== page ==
Clarence Matthew Baker was born down South in December 1921 and suffered a bad childhood attack from "the polio of the poor" (Rheumatic Fever) which permanently weakened his heart valves.

Probably told not to play strenuous sports , he learned to love to draw and after high school came to New York to learn art skills at the famous Cooper Union and freelance as an illustrator.

His forte was extremely gorgeous women (and hunky good looking men !) and he soon found enough work to keep him fed and housed.

No comic book artist got well paid or published credits in those days, so he doesn't seem to have suffered any worse in his art career than his white friends and competitors.

(Baker lived at 103 E 116th Street in Harlem.)

Like athlete and coach Aaron Leroy Alston, Baker's story is another case of what might have been, if only his heart condition could have been prevented or cured so he could have lived longer.

Tragically he died, aged only 37, in 1959 --  well before comic book artists found world fame.

His return to partial fame is based on the fact he was the pencil artist for a pioneering graphic novel, "IT RHYMES WITH LUST".

This in turn led to a fuller examination of his total work and to ask - were there other pioneering black comic book artists out there being overlooked ?

But let me state as gently as possible that whether as white protestant or Jew or black, all these comic book artists of the 1940s only got work if they played ball within the social conventions of the day.

That meant no weedy Jew or weak-hearted black (or weedy weak hearted white) was going to be seen in these comic books defeating criminals and Nazis.

So even when non-Aryan hunks took on blond beast Aryan hunks - the Aryans lost the resulting physical battle but won the real (intellectual) battle : their claim that only the physically fit were morally fit.

By way of contrast, in 1940 Dr (Martin) Henry Dawson tried to save weak-hearted Alston's life and would have tried to save Baker's as well (if he had gotten sick in his early twenties instead of his late thirties.)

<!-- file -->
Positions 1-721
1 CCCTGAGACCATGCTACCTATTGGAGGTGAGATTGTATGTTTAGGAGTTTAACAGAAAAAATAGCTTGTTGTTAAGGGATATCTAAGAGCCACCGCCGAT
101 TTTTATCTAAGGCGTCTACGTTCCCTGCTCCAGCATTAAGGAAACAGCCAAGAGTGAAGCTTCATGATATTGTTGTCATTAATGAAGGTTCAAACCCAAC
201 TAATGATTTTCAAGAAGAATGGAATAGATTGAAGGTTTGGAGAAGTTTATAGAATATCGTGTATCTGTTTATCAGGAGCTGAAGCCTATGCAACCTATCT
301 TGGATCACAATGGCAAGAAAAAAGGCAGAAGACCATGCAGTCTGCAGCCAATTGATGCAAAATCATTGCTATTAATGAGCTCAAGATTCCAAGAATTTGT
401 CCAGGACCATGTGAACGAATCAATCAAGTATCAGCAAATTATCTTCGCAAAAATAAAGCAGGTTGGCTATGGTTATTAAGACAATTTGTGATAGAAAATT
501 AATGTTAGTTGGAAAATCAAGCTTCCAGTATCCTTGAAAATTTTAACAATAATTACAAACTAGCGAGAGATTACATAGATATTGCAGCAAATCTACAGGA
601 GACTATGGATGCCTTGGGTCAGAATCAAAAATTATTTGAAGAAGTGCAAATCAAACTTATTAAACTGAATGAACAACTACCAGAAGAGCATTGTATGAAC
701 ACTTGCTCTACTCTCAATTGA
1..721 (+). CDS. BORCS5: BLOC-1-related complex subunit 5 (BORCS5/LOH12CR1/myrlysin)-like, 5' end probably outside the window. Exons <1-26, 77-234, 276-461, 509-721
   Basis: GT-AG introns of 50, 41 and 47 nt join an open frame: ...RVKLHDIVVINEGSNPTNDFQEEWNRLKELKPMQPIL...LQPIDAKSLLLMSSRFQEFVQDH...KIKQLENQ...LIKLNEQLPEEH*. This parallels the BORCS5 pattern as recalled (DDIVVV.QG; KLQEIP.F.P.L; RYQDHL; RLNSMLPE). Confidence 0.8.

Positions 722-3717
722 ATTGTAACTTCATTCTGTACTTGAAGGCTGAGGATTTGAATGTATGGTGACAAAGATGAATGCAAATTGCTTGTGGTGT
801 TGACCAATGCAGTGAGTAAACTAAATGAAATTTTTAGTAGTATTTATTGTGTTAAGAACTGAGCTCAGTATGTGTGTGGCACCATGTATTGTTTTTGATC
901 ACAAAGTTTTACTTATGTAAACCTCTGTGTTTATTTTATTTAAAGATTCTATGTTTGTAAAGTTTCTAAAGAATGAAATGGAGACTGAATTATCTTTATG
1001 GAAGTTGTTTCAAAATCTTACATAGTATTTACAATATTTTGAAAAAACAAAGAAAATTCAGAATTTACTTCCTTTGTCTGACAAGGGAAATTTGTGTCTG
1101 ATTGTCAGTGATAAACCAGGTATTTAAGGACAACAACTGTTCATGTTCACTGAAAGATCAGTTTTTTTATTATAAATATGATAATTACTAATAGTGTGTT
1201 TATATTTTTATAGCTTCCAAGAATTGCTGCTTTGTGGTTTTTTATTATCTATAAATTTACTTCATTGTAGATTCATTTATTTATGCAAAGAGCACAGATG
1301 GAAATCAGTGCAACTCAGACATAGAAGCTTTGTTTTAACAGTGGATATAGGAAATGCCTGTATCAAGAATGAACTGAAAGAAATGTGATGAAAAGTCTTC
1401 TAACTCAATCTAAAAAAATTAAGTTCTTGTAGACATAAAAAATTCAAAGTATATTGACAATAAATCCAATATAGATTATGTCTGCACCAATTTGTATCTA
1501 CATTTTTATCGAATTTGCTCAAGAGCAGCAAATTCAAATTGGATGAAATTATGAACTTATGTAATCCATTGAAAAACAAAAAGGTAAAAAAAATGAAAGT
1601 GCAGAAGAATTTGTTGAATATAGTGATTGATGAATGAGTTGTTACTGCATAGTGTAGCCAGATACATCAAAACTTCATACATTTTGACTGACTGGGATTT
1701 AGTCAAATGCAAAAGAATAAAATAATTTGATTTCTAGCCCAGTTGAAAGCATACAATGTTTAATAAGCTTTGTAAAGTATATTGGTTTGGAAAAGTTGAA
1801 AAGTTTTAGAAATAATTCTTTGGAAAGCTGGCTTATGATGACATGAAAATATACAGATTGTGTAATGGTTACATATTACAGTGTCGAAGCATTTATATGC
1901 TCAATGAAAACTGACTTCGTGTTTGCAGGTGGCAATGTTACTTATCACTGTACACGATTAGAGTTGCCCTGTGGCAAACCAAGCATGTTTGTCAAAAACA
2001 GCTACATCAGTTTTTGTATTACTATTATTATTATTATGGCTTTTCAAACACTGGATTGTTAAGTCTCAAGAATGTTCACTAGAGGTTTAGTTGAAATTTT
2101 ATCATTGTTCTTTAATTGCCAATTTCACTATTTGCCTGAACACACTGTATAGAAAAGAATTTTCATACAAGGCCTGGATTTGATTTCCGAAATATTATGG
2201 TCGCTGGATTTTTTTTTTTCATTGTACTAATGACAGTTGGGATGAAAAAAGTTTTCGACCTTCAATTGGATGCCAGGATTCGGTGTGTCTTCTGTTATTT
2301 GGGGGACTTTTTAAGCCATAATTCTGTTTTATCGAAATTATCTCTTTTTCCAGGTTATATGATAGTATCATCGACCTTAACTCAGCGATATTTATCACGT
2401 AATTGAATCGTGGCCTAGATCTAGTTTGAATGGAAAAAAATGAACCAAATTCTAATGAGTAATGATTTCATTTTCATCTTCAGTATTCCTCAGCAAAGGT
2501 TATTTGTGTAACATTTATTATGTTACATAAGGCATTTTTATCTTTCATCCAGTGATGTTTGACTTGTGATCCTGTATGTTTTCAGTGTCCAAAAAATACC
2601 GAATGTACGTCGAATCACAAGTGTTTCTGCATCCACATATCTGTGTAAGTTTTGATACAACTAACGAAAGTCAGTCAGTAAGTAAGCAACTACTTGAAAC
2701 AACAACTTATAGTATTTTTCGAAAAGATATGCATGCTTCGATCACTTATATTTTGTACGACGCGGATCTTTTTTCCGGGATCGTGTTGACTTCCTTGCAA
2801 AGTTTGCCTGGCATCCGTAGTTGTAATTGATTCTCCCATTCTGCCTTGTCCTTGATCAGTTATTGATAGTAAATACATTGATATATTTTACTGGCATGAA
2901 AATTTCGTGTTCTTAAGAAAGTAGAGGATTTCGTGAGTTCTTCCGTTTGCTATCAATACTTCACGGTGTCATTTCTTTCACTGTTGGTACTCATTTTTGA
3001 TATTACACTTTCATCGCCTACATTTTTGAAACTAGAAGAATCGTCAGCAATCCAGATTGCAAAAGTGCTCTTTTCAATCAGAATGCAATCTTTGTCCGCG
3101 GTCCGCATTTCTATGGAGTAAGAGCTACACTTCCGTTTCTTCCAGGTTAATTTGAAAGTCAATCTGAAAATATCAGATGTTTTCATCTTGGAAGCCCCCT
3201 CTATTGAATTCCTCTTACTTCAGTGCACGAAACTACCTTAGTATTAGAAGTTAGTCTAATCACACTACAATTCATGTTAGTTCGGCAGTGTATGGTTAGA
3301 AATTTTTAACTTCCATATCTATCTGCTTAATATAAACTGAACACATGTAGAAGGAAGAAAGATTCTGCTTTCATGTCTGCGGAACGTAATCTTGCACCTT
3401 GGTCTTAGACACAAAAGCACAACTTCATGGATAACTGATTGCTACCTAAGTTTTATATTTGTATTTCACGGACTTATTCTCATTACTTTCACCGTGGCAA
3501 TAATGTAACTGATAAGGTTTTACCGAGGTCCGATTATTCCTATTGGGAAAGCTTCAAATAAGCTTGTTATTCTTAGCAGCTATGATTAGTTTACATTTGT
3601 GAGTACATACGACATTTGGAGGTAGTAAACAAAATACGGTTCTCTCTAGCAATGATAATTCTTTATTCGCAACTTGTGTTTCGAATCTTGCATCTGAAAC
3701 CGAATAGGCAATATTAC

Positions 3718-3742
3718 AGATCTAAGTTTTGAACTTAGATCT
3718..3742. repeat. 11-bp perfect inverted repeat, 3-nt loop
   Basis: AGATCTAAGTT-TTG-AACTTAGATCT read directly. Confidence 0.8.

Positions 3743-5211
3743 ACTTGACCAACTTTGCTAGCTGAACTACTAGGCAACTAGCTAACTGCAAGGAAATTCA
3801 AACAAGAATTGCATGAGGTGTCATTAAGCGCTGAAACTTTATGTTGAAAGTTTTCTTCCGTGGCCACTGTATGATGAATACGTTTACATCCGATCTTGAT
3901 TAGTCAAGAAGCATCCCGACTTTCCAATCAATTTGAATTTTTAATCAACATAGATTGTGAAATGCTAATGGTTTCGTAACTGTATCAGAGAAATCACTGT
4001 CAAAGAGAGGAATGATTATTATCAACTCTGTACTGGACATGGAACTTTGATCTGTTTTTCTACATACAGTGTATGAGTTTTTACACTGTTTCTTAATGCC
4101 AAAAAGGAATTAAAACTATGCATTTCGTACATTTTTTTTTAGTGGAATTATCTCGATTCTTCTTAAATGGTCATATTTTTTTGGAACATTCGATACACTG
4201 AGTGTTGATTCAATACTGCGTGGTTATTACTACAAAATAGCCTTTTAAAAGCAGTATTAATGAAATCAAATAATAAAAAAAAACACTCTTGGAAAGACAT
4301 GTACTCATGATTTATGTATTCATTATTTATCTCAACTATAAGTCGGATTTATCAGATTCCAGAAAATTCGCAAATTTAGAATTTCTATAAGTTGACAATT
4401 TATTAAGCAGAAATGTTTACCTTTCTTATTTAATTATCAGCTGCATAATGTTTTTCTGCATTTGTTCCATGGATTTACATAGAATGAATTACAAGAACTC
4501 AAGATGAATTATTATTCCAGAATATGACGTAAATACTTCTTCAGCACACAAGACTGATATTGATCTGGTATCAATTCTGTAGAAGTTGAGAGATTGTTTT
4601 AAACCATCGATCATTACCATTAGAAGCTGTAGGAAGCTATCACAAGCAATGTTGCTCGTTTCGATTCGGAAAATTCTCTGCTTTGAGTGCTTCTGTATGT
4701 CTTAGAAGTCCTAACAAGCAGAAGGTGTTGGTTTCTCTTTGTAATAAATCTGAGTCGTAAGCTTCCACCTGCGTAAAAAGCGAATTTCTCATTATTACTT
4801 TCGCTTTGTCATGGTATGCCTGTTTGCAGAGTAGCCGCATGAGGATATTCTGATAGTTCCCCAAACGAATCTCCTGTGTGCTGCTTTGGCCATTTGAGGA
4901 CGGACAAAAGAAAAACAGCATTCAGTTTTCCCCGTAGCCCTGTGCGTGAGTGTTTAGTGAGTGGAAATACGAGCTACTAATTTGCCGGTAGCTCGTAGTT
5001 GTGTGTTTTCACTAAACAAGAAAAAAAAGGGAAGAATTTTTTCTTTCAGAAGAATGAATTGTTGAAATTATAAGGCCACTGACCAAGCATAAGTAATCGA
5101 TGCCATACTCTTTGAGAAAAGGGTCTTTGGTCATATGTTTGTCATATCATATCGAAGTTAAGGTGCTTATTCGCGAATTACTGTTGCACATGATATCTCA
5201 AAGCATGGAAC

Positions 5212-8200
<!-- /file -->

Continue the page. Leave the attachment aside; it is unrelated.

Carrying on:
Dawson saw the 'unfit' as worthy of a full life and worthy of being allowed to do great moral deeds.

He saw potential moral super-heroes everywhere - in the physically fit and in the physically challenged ....

Picking winners and losers, triage, genocide,eugenics, artificial breeding : all plenticide by other names

When punters down at the casino continue to believe that they can beat the odds , we call them gamblers.

But when PhDs believed they can beat the odds, we called them modern scientists.

And modern planners and modern statesmen and modern leaders of industry.

Efforts to 'drain the gene pool'* to just a few types is a form of scientific gambling.

It is done by eugenists' sterilization schemes and by their slow coding of the 'unfit' and by outright mass genocide.

Implicitly , it says we humans think we can predict the whole course of the future as far ahead as the mind can see --- and the few genetic types we have picked are perfect to combat whatever surprises future chance can throw at us.

You can't get more collective hubris in one room than that ....

* The term Draining the Gene Pool , by the way, was first used in print (in its current sarcastic sense), in the years immediately after WWII's end had revealed the Nazi attempts to 'drain it' by euthanasia and genocide .

It thus is one of the first neologisms of our current post-Modern Era.

Why, after 4 billion years, most bacteria STILL can't swim

Back in the Modern Era (1870s -1960s , gone but hardly lamented) a strong proof for Darwin devotees' claims that bacteria were incredibly primitive was the established fact that after 4 billion years of existence, most bacteria still couldn't swim.

Couldn't move at all in fact , most of them.

Forced to go wherever currents of wind or water moved them.

How unbearably crude !

Actually, of course, a moment's reflection suggests that what these ardent Darwinists were actually saying was that Evolution didn't really work.

Because a few bacteria species actually do move under their own power - and many other species threw up mutations in the past that could move.

But in terms of evolutionary (reproductive) success , over an entire world, over 4 billion years , on the evidence , bacteria that had to rely on sheer caprice and chance to find food, water and shelter did far better than bacteria that could deliberately move with precision to where their senses' predicted food would be.

That should have served as a warning to Modern humanity but of course it didn't.

(Cue WWI and WWII's dashed war plans and ill-founded war predictions).

The bacteria results would be as if a handful of USAAF fighters had been sent out on random sweeps over Germany in early 1945 (and told to strafe any defenceless train they came across by chance).

And postwar studies indicated that these chance encounters, impossible for the harried Germans to counter, did far more than destroy the heavily leveraged German transportation system than did all the costly and carefully planned 1000 bomber raids plodding along predictably to massively defended Ruhr rail marshalling yards.

(Yes ? Oh the postwar studies do suggest that the fighters did do more ??!!)